After high school graduation, Marty worked for one year as a clerk/typist at the Louisville Public Schools Board of Education.  “I had planned to be a social worker,” explained Marty.  “But I changed my mind and decided to become a teacher.”  She went to Indiana State University where she was a member of Gamma Phi Beta sorority, and then transferred to Indiana University where she earned her BS in 1961 and MS in 1962.  Marty taught elementary school in Martinsville, Greenwood and Salem for thirty-one years.  Marty was pleased with the appreciation shown when she was chosen “Teacher of the Year” by the 1990 Awareness Washington County  Education Committee. 

Morris was born at home, the first baby delivered by Dr. T. K. Tower, on July 27, 1936 in Campbellsburg, Indiana to Ray and Hazel (Green) Rosenbaum.  He had one older sister, Betty, and two older brothers, Bill and Wayne.  His first twelve years of education were in the Campbellsburg area and he graduated form Campbellsburg High School in 1955.  “Although I learned a lot in school, some real education occurred during the summers preceding my sophomore and junior and senior years,” reminisced Morris.  “I was a gandy dancer for the Monon Railroad, which means that I drove spikes in the railroad line.  My Dad died when I was 15 and I thought I needed to earn some money.  I made $1.65 an hour, which was really good money for a kid back then.  My Mom thought she had made a mistake by letting me go.  I slept in a boxcar and there were many ex-cons, but the money was good and I faired OK.  I knew then that I wanted to further my education.”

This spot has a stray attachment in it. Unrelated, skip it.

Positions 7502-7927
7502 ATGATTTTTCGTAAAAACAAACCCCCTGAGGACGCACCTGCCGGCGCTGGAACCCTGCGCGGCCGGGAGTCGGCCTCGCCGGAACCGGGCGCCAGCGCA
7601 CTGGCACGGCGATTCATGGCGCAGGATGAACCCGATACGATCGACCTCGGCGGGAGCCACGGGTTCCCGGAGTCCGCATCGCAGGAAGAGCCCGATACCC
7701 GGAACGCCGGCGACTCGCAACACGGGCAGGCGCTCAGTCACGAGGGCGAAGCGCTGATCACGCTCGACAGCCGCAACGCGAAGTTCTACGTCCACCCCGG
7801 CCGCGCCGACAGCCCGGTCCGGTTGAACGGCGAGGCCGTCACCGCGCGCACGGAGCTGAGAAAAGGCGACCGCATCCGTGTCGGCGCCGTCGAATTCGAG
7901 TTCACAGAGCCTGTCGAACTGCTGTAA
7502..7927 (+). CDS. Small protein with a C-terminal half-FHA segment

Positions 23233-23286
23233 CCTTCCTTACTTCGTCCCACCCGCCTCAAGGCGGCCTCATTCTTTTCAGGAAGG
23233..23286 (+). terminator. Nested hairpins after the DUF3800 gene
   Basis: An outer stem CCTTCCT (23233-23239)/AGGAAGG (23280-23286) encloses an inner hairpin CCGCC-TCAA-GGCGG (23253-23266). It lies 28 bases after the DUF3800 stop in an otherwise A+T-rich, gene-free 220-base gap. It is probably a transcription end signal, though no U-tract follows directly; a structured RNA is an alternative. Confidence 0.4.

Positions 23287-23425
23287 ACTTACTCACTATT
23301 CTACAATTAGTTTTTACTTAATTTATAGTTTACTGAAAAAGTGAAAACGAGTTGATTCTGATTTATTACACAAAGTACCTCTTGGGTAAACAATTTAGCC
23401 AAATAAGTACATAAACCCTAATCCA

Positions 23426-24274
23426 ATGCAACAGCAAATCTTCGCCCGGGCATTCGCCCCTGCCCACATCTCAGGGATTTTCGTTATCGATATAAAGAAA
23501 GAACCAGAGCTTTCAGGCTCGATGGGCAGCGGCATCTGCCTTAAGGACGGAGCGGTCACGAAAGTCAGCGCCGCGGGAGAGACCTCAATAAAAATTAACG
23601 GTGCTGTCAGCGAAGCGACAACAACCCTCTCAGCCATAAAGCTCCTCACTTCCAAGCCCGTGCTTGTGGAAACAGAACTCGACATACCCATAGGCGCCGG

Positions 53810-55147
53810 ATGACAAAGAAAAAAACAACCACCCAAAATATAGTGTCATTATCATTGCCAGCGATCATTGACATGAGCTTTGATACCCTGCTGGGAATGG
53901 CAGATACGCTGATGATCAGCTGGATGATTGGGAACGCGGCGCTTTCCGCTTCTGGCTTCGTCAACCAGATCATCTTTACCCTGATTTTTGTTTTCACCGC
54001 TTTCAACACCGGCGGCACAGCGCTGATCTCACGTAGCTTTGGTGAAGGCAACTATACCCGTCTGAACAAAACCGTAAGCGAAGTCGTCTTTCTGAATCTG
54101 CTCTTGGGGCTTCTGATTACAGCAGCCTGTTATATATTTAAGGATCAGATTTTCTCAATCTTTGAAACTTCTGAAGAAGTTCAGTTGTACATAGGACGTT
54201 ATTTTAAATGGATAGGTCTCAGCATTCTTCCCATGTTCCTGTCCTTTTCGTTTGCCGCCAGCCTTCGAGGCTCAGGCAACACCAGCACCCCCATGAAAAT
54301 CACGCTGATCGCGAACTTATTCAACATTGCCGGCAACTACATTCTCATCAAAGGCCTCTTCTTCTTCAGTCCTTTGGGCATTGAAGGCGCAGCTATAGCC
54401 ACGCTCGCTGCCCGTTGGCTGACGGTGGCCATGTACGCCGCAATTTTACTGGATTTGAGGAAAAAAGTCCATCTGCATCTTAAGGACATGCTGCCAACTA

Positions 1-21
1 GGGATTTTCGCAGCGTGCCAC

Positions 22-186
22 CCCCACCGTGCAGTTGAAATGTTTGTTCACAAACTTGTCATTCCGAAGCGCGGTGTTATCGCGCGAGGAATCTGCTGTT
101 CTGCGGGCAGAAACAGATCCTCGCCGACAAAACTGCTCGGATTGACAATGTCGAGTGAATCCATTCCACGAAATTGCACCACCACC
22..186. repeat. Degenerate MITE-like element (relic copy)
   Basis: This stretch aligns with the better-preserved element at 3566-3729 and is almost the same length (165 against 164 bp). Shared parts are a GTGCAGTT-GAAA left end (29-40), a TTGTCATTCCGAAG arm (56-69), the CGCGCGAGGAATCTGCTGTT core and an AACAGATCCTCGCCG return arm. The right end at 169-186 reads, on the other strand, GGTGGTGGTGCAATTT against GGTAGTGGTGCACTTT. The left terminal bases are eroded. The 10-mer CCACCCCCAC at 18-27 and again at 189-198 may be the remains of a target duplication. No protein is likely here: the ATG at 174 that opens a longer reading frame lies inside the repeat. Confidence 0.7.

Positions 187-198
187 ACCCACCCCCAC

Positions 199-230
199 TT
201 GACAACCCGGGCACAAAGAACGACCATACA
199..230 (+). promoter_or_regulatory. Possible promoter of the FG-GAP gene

After graduation, Morris worked for American Airlines as a Fleet Service Clerk, “That is just a fancy way of saying that I loaded baggage” chuckled Morris.  He took a leave of absence when he was drafted into the army, then again when he went to college.  “After basic training in Ft. Benning GA, Morris had several assignments but eventually ended up in Korea on the DMZ.  “I have often said that Americans should all visit Korea for 6 weeks.  It would really make them appreciate what we have in the United States.”